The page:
Umami has become a trendy term in gastronomy. It is a subtle taste that is present in all cuisines with a time-honored history. Although restaurant chefs often utilize umami ingredients, culinary students often are unfamiliar with the subject.
This spring, the Culinary Institute of America (CIA) hosted a special umami presentation led by Dr. Kumiko Ninomiya, director of Tokyo’s Umami Information Center (UIC); Yoshihiro Murata, a world-class chef and owner of Kikunoi Restaurant; and Chef Kyle Connaughton, a lecturer in CIA’s Culinary Science program.
About 130 students at CIA’s Hyde Park, N.Y., campus learned that umami is the fifth basic taste, exemplified in the rich taste of a chicken broth, tomatoes, or cheese—that leaves a lasting sensation on the tongue. One of the components responsible for umami taste is the isolated amino acid glutamate. Together with nucleotides such as inosinate and guanilate, glutamate intensifies and harmonizes other flavors while enhancing the complexity of a dish.
Dr. Ninomiya explained the science of umami taste. Then CIA students learned the technique of dashi making in Japanese cuisine with Yoshihiro Murata. As the third-generation owner of the century-old, three-Michelin star kaiseki restaurant Kikunoi in Kyoto, world-class Chef Murata has dedicated his life to teaching the foundations of Japanese cuisine. His message at the packed CIA lecture hall was that Japanese cooking aims for balance, and there is nothing better to achieve this balance than dashi, soup stock with the clearest umami taste.
Chef Murata explained that chefs in Kikunoi use dashi in all forms of cooking. Dashi is a pure mixture of umami compounds: glutamate from kombu and inosinate of the dehydrated and fermented bonito flakes. He said the pure and clear umami taste in dashi draws out the original flavors of ingredients without overdoing it.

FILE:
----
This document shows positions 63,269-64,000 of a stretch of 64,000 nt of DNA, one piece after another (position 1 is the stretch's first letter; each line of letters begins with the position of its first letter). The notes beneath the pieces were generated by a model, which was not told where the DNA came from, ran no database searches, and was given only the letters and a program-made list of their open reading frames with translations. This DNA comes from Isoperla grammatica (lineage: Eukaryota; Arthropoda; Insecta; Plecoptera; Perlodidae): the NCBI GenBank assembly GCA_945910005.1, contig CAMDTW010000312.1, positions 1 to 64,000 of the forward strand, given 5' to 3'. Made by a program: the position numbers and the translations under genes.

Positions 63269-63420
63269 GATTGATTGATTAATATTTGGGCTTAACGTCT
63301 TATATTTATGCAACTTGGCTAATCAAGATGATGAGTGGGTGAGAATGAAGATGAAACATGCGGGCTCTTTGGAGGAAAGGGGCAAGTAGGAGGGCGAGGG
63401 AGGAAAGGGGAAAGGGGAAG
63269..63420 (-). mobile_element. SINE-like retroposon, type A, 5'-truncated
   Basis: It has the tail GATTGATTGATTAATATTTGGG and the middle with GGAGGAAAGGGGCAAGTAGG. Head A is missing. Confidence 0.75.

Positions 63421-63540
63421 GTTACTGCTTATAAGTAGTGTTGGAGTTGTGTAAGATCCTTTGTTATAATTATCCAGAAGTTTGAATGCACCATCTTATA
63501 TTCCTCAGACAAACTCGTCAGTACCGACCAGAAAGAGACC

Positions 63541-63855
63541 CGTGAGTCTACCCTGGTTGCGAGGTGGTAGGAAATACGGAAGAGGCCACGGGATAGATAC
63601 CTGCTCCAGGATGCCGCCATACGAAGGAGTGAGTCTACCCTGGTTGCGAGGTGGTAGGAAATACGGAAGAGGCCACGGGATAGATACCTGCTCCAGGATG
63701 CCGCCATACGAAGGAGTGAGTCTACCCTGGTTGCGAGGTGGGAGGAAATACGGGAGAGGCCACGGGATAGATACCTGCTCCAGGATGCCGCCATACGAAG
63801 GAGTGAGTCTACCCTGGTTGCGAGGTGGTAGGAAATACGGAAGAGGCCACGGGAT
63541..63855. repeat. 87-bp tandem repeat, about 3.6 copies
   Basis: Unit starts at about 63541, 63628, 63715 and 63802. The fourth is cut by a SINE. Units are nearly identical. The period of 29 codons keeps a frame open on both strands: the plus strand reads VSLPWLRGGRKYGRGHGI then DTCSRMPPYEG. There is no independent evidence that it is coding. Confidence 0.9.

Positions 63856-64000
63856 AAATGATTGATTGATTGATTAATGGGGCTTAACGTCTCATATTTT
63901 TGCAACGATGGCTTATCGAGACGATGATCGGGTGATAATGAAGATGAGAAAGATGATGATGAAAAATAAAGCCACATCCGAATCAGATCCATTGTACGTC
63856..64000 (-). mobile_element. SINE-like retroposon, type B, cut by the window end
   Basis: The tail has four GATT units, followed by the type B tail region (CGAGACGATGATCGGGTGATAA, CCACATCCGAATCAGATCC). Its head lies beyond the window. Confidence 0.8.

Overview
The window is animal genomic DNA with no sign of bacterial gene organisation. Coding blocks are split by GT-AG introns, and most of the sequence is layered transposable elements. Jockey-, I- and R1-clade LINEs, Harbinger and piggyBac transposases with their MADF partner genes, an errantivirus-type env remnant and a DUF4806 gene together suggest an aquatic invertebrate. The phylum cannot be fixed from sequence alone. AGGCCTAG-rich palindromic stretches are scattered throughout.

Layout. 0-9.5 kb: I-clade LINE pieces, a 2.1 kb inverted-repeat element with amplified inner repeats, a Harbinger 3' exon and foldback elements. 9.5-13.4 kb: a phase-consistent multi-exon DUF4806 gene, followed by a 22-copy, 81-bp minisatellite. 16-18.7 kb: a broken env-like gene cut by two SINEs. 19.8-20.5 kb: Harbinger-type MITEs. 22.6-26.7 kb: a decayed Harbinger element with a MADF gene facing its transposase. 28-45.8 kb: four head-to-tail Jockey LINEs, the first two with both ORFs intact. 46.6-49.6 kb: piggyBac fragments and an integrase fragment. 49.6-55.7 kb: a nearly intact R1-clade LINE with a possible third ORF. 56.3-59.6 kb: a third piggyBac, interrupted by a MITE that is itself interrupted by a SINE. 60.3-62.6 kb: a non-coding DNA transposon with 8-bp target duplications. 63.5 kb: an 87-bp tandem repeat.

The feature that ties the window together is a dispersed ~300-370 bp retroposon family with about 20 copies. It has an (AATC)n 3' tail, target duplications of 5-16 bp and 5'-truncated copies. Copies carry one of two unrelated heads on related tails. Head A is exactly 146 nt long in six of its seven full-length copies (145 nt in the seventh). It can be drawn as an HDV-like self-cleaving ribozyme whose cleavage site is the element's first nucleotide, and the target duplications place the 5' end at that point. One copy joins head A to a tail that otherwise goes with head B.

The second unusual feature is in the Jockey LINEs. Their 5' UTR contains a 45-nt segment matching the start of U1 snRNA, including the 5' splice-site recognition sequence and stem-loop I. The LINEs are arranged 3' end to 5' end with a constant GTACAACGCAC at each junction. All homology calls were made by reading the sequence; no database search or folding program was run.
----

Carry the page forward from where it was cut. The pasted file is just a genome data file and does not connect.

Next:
Kyle Connaughton, best known for his former role as a head chef of research and development at the three-Michelin star restaurant The Fat Duck, demonstrated umami taste within the context of American cooking. He explained how the technique of fermentation often used in Japanese cuisine highlights umami taste. He said this technique is spreading as a trend among renowned American chefs, as demonstrated by David Chang's fermented chickpea paste (inspired by traditional Japanese miso).
Understanding the basic concept of dashi without fat and using clear umami taste, Chef Connaughton proved that is possible to obtain a dashi-like stock with fat-free chicken broth, morel mushrooms, and dried tomato to garnish orecchiette pasta accompanied by tomato sauce and parmesan cheese.
Students sampled a cherry tomato and were then asked to describe the lingering umami taste. Students also tasted a number of clear broths. Using a mild vegetable soup with a very low salt content, Dr. Ninomiya demonstrated that a small quantity of the umami seasoning, monosodium glutamate, is able to intensify the saltiness with a very low final impact on total sodium, one of the health benefits of umami compounds.
Another property of umami that the Japanese cuisine has mastered is its complex and somewhat mysterious effect on blending and harmonizing all other flavors. This allows for a rich and satisfying taste without having to rely on fats or oils.
Another CIA official on-hand at the event was HowieVelie CEC, CHE, associate dean, Culinary Specializations.
"It's not only about Japanese food," says Velie, "Umami is an important element of gastronomy, even for pastry chefs!"
This story is edited from a submission by the Umami Information Center. Visit www.umamiinfo.com for more details.